Complexity of Flagella
Now that we have several flagella completed, we need to know how the flagella in prokaryotes operate. If you recall, the basal end of a flagellum is the flagellum's form of locomotion. Basically, the flagellum "beats" its basal end in a rotary movement. In one sense, the basal end can almost be thought of as a motor boat's propeller which allows the boat to move in the water.
According to Helena Curtis and N. Sue Barnes in Biology, the bacteria species Spirillum serpens flagella has been clocked at over 2,400 rpm! Just as a motor boat needs fuel to power its engine, flagella is often thought of being powered by chemiosomotic power.
So are flagella constantly moving? In a sense, no. Certain flagella types move by "runs" in that they beat once per second. Think of a person in a rowboat using their paddles against their paddles in one motion. Just as a row boat can glide across the water with one push of the paddles, so too can the prokaryote's flagella propel the cell across a medium.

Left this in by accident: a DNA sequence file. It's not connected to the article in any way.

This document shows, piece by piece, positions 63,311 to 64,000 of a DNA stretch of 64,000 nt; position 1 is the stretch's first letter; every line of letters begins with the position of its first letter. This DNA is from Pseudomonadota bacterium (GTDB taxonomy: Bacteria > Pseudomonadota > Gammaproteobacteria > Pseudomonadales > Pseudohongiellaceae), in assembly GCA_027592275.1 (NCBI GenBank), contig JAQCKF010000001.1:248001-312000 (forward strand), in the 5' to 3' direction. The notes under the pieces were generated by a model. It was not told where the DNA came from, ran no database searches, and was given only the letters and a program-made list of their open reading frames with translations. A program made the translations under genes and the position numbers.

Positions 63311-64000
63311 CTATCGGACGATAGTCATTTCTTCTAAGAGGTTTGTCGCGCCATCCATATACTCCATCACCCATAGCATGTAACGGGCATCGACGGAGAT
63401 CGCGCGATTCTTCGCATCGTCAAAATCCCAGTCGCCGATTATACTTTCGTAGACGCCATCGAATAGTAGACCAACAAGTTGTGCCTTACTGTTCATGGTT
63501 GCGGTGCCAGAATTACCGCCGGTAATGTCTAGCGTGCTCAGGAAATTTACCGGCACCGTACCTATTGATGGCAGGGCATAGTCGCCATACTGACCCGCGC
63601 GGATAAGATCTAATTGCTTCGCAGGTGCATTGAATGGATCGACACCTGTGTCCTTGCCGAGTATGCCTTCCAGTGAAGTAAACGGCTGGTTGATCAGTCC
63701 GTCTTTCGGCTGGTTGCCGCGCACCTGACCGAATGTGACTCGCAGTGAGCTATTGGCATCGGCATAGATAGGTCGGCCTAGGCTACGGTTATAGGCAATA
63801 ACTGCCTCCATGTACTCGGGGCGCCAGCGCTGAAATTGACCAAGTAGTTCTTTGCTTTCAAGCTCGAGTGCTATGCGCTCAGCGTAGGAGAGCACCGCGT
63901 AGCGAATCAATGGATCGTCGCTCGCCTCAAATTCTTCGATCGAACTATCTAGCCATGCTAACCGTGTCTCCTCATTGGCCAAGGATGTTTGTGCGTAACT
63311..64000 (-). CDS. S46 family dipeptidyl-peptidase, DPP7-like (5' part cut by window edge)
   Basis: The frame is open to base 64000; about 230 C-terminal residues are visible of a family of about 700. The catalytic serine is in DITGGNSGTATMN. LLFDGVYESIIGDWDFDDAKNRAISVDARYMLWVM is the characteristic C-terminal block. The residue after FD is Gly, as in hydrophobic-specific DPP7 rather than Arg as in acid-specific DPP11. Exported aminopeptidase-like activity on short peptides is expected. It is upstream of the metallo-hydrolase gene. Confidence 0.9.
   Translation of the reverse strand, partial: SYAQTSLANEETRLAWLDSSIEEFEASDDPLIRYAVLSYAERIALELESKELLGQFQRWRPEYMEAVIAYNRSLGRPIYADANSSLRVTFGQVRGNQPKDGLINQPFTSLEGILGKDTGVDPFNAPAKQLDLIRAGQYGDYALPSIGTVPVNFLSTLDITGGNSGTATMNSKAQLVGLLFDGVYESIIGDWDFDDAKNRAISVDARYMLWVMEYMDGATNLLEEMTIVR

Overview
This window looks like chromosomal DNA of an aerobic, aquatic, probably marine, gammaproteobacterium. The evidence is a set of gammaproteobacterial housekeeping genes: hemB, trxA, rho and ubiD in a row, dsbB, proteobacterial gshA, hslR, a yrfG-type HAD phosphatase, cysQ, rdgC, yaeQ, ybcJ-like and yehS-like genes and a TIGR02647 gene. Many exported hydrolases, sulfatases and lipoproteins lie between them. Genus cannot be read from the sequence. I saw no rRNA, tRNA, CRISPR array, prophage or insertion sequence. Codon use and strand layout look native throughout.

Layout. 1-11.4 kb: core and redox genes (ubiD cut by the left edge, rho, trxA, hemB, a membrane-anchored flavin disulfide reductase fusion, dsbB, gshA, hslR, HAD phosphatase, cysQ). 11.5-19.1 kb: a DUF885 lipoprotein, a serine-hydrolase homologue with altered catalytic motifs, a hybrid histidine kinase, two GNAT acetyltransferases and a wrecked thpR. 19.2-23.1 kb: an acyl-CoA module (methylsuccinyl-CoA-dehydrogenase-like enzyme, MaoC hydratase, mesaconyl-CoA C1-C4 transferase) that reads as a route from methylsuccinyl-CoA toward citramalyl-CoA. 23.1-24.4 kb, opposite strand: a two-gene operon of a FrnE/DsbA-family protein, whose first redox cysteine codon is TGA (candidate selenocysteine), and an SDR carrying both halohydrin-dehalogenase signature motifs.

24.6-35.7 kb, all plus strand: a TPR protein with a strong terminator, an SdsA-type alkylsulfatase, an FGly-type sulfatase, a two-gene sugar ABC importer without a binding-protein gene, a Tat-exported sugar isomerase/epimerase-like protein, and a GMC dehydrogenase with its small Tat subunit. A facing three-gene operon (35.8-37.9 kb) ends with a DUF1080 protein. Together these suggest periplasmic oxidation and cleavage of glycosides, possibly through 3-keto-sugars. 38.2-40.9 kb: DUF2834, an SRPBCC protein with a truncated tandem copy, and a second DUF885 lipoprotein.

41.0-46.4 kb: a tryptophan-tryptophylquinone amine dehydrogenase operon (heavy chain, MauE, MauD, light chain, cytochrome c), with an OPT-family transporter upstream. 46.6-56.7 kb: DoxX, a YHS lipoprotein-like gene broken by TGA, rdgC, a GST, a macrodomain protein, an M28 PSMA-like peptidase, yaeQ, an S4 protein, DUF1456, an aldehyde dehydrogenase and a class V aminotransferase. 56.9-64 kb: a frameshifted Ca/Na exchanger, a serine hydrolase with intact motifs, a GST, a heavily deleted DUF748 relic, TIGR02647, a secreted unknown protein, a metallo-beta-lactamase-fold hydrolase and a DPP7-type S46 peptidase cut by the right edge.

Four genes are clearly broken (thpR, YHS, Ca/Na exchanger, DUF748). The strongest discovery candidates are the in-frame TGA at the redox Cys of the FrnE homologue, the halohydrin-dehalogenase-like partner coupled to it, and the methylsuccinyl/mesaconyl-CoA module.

Other flagella types also use "runs;" however, they change direction through "tumbles" in which the flagella start in a new direction. An interesting aspect of "tumbling" is that when the flagella rotate counterclockwise they are in "runs" while when the flagella rotate clockwise they "tumble" and allow the cell to move in a different direction.
The flagella of prokaryotes are one of the most complex parts in a cell. These tiny locomotion motors allow the cell to move and with a diameter of 12-18 nanometers, flagella can arguably be thought of as one of the most complex and smallest engineering marvels of our world today.
It's amazing to think that something so small can allow the cell to move and even compete without own transportation methods.